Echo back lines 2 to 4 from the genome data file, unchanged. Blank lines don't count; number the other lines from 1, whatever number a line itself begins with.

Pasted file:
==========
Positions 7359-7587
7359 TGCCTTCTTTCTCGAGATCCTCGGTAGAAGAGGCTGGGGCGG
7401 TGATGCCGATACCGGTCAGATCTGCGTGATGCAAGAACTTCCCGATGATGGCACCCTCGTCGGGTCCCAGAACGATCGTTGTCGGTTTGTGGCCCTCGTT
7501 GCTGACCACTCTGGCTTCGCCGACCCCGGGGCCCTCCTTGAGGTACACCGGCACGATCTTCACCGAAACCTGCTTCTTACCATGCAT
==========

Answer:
7359 TGCCTTCTTTCTCGAGATCCTCGGTAGAAGAGGCTGGGGCGG
7401 TGATGCCGATACCGGTCAGATCTGCGTGATGCAAGAACTTCCCGATGATGGCACCCTCGTCGGGTCCCAGAACGATCGTTGTCGGTTTGTGGCCCTCGTT
7501 GCTGACCACTCTGGCTTCGCCGACCCCGGGGCCCTCCTTGAGGTACACCGGCACGATCTTCACCGAAACCTGCTTCTTACCATGCAT